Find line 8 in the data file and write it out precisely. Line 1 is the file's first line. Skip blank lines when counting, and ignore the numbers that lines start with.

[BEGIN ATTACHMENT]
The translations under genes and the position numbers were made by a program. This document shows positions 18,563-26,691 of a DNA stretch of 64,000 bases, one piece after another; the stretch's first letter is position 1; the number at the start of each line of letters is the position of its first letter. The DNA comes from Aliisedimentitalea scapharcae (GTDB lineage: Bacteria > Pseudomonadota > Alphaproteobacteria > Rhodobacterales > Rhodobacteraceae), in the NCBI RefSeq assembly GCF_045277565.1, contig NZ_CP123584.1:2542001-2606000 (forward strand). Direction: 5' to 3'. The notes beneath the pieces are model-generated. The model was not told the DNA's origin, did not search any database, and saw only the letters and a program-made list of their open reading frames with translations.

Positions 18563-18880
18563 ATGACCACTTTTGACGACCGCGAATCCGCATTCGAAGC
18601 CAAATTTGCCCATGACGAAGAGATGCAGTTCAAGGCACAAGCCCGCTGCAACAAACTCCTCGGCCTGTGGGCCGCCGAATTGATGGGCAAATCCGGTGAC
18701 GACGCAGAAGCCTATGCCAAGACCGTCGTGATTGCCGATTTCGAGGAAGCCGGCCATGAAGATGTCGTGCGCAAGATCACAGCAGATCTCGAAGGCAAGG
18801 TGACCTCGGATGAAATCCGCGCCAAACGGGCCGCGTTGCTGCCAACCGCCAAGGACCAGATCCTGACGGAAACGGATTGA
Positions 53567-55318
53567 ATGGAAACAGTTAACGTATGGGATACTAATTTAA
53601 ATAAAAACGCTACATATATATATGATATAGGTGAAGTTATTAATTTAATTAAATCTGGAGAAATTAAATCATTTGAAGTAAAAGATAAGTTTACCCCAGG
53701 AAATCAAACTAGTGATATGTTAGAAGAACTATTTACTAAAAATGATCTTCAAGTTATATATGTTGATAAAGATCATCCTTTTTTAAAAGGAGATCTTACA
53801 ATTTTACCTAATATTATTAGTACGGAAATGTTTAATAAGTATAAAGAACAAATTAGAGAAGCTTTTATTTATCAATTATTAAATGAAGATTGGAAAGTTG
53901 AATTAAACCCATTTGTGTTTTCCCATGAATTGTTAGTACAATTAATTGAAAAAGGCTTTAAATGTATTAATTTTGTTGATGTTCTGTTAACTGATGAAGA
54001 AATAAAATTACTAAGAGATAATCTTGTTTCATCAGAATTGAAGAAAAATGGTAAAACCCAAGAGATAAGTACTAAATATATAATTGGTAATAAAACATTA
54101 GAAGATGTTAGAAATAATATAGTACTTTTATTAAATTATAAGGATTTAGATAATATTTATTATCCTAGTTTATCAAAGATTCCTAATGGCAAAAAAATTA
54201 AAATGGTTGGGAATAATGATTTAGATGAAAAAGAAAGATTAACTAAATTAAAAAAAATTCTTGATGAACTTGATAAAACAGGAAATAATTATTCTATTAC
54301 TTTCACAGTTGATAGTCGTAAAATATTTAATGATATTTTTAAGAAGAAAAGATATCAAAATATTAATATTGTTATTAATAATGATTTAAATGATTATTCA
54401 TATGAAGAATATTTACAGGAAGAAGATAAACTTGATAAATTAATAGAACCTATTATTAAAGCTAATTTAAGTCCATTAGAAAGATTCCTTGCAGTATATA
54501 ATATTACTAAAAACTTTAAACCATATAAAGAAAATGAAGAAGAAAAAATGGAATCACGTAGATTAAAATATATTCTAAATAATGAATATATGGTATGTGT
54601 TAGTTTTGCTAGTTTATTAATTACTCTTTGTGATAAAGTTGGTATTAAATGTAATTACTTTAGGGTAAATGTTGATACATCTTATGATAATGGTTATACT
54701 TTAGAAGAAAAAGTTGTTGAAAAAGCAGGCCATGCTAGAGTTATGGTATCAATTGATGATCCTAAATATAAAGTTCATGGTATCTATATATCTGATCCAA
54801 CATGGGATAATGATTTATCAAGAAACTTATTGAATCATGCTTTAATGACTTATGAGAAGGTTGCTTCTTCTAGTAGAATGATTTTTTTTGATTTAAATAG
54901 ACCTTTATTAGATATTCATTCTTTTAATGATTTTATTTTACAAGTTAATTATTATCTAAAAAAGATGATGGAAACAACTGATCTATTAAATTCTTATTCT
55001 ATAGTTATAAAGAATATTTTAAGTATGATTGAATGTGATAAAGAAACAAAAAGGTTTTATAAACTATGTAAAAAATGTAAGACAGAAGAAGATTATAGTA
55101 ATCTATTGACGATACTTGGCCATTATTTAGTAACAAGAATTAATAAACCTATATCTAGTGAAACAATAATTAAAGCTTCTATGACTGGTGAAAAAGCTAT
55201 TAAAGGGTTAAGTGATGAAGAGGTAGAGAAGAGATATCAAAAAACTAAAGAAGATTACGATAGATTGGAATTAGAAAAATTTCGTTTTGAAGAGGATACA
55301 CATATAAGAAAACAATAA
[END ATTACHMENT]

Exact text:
53567 ATGGAAACAGTTAACGTATGGGATACTAATTTAA